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Amber Paulen

Kafka on the Shore by Haruki Murakami

Haruki Murakami

Kafka on the Shore

After getting more-or-less settled into our new apartment in Monti, I picked Kafka on the Shore by Haruki Murakami out of the boxes and have flown through it since. The Japanese writer’s name has been online a lot in the last few weeks because of his upcoming summer release of Colorless Tsukuru Tazaki and His Years of Pilgrimage in English, and so it seemed destined that I not put this other book on a shelf.

Kafka on the Shore was written 10 years ago and it is as much a page turner, where the plot builds to an ever questionable climax, as it is a strange and complicated story, where the line between reality and dreams, reality and subconscious become blurry.

The straightforward drive of the plot is more in keeping to the author’s simplified voice than with the story. Even when the characters are talking about something complicated (the blurry boundary between reality and what lies behind it) they do so in a very disarming way. It would seem like the meaning of the symbols and the meaning behind the other worldly events would also be as simple to decipher. But that’s not the case.

The following quote is from the Paris Review interview with Murakami in 2004, after Kafka on the Shore was published.

Interviewer: But do you choose the voice that it’s told in, that deadpan, easy-to-follow voice? Do you choose that?

Murakami: I get some images and I connect one piece to another. That’s the story line. Then I explain the story line to the reader. You should be very kind when you explain something. If you think, It’s okay; I know that, it’s a very arrogant thing. Easy words and good metaphors; good allegory. So that’s what I do. I explain very carefully and clearly.

(Ha! What seemingly simple advice for a writer.)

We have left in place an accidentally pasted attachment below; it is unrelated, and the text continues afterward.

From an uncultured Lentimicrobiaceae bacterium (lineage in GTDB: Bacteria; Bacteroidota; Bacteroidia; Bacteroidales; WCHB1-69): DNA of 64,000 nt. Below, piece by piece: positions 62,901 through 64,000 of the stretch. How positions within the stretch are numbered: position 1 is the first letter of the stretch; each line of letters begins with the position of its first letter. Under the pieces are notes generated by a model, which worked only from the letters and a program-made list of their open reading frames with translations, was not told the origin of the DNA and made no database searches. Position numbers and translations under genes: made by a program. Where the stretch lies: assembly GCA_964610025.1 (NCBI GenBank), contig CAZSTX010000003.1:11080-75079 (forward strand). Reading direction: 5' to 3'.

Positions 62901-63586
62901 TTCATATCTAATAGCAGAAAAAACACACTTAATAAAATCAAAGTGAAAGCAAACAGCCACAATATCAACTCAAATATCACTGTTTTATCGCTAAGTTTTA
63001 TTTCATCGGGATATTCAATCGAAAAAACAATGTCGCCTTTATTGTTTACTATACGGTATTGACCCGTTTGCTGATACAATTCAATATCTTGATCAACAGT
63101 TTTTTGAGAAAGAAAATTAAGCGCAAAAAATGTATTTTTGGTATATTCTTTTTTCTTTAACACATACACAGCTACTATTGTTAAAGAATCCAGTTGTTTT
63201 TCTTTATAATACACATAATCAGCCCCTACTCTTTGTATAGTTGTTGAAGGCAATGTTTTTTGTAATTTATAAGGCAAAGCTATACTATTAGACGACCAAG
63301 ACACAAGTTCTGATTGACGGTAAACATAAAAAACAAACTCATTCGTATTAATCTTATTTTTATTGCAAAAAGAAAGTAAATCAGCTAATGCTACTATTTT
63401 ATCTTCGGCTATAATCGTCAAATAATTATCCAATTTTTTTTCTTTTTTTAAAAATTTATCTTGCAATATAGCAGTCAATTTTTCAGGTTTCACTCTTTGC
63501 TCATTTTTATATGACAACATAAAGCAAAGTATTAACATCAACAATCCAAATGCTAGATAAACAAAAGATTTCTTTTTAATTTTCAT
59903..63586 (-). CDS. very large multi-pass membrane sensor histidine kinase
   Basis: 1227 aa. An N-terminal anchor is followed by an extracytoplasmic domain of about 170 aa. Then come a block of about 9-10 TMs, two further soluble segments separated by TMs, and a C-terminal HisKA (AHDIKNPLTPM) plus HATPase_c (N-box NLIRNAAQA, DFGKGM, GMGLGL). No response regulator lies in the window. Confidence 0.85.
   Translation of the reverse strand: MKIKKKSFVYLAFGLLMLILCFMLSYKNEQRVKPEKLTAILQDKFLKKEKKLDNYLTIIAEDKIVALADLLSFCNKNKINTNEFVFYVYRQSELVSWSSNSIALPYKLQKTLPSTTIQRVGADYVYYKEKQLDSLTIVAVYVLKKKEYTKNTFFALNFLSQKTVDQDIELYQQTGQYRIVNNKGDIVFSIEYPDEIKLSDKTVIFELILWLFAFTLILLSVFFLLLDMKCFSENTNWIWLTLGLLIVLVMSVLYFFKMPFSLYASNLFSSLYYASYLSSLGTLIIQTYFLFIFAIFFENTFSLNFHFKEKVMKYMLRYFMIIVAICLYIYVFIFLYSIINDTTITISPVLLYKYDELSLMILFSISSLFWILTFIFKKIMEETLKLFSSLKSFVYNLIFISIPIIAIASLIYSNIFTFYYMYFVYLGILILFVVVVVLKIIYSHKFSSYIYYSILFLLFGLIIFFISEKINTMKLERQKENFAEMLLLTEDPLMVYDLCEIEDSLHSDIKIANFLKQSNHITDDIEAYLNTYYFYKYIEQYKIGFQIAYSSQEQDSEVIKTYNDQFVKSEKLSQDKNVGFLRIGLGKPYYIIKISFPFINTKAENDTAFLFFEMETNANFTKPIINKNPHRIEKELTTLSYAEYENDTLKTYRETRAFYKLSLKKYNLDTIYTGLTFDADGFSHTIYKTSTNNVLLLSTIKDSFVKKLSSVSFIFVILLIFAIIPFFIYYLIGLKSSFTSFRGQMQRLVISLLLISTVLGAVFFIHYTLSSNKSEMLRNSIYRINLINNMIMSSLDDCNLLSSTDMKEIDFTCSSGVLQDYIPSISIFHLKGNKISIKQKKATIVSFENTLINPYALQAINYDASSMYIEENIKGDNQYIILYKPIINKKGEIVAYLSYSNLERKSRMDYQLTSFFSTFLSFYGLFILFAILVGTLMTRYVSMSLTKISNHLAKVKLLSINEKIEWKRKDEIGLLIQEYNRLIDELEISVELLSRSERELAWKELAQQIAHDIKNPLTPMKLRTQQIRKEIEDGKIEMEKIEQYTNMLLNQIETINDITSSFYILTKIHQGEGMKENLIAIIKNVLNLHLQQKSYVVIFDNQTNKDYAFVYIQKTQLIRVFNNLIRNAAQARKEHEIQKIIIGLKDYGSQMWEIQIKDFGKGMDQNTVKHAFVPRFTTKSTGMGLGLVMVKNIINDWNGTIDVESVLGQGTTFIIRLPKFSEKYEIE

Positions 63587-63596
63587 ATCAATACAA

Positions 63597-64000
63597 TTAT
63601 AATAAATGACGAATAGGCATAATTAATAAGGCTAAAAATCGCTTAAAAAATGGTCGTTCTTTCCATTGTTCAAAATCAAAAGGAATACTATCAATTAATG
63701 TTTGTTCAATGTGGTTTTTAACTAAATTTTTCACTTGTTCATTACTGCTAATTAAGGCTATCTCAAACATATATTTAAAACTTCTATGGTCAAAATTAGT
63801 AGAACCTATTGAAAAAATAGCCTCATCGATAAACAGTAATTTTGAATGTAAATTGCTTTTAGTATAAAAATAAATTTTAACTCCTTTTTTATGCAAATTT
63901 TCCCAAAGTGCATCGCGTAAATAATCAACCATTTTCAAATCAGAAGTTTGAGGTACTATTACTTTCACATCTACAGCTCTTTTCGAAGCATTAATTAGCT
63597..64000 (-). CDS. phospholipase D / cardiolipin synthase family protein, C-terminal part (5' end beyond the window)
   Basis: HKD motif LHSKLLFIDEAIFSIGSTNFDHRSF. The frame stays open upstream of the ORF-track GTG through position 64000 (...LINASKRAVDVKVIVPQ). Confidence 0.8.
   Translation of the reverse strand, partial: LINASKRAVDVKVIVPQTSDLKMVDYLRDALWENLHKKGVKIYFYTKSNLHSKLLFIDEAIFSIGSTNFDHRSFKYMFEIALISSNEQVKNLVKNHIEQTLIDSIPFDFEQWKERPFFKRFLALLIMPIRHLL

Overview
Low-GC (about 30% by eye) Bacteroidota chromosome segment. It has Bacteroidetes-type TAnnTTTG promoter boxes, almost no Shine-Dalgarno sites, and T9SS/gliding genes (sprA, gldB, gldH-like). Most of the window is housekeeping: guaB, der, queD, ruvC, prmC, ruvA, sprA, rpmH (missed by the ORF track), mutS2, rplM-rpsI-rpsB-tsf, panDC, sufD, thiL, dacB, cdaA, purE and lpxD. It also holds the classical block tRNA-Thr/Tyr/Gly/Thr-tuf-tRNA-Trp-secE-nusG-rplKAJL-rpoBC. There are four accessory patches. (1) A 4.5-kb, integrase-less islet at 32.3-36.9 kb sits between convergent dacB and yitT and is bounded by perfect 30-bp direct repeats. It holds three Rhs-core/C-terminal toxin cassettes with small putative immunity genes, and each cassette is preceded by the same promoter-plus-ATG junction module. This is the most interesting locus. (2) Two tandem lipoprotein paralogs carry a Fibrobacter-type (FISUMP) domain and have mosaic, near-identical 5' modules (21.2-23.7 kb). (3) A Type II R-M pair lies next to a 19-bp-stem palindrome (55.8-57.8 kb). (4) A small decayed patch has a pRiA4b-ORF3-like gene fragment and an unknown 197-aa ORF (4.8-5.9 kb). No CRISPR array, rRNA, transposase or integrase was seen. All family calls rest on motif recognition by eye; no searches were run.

That is perhaps why sex in Murakami is sex and violence is violence, no subtlety and no side stepping any uncomfortable, gory scenes. The reader must go through every detail of Johnnie Walker cutting out the beating heart of cats and then eating them (which I don’t like) and the paragraph-long descriptions of character (which I like). And if Murakami’s language was as liquid the presence of Mr. Nakata in this world, the reader would be in trouble indeed.

The other night I was talking to friend about Murakami and he said that once he learned about Shinto, Japan’s ancient, nature religion, Murakami’s books made a lot more sense. John Updike does a good job of explaining the connection in this review of Kafka on the Shore written for the New Yorker. Though even without this explanation, the characters’ journeys in and out of a spirit world resonate with me. There is a truth to them that can’t easily be explained. There are times when mackerel need to fall from the sky and people have to go to places that don’t exist, and it is Murakami who makes these impossible events actual, if only in his books.

La Storta in a box

Black cat in book box.


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